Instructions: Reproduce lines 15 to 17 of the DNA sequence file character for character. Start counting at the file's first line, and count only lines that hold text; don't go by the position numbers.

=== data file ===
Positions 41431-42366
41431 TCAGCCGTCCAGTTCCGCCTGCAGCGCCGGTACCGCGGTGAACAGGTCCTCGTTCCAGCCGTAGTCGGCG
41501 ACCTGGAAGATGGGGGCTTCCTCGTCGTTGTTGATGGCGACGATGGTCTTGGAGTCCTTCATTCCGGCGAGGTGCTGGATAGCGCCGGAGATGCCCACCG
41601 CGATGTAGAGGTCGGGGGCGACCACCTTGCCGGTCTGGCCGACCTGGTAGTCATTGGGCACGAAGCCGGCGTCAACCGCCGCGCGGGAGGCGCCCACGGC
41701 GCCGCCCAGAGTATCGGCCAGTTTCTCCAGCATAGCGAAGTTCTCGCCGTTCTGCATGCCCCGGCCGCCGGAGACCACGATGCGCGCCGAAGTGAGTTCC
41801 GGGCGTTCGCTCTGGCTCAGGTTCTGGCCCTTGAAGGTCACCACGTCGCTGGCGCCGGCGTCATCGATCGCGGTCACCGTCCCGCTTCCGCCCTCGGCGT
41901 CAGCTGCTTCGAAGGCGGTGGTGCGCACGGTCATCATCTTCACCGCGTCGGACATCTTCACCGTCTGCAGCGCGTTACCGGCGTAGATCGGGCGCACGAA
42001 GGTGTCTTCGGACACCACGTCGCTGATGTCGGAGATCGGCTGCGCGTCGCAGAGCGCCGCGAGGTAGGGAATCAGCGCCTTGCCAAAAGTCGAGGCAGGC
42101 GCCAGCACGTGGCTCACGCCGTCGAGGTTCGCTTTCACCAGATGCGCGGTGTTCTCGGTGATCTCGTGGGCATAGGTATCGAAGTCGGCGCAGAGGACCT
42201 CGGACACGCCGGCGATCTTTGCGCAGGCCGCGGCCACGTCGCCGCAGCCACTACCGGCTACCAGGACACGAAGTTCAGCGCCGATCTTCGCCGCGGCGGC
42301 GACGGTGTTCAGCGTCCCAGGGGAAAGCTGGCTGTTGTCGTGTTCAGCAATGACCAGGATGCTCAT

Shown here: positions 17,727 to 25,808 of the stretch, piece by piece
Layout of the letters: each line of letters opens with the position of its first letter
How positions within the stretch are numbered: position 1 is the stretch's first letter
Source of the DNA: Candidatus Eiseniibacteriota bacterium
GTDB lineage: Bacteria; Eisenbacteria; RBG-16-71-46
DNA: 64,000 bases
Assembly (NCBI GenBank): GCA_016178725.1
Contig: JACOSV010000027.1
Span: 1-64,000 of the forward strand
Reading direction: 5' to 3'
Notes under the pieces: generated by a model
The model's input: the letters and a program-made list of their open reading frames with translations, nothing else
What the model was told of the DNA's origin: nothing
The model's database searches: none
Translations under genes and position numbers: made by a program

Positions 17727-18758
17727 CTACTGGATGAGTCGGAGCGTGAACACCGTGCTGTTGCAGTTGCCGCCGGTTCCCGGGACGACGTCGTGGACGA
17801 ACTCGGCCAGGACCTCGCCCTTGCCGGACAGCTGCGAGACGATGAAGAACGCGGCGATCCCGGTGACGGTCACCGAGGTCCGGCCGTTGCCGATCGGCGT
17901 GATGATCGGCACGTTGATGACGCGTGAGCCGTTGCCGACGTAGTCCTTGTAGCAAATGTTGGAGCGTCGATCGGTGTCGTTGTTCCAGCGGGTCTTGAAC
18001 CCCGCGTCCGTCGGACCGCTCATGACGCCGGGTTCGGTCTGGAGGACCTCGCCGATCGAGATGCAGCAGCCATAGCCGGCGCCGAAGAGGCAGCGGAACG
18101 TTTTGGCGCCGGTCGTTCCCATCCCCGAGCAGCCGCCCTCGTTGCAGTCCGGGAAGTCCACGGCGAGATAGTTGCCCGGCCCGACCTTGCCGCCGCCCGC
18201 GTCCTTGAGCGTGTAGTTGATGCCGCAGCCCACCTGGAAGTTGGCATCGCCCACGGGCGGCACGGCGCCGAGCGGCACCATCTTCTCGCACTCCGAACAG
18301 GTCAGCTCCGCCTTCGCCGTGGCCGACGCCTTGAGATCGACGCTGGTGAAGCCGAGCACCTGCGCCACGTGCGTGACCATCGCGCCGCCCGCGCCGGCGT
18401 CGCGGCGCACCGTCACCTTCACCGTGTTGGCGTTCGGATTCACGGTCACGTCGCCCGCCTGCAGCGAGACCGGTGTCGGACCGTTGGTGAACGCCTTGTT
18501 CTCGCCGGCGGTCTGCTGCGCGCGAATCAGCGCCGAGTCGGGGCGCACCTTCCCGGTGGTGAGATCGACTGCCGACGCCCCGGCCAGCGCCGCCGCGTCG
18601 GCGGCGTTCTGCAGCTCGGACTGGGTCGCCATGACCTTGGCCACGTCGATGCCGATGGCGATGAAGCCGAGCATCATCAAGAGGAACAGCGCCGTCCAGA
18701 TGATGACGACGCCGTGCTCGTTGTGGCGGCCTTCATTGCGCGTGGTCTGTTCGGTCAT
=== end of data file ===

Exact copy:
Source of the DNA: Candidatus Eiseniibacteriota bacterium
GTDB lineage: Bacteria; Eisenbacteria; RBG-16-71-46
DNA: 64,000 bases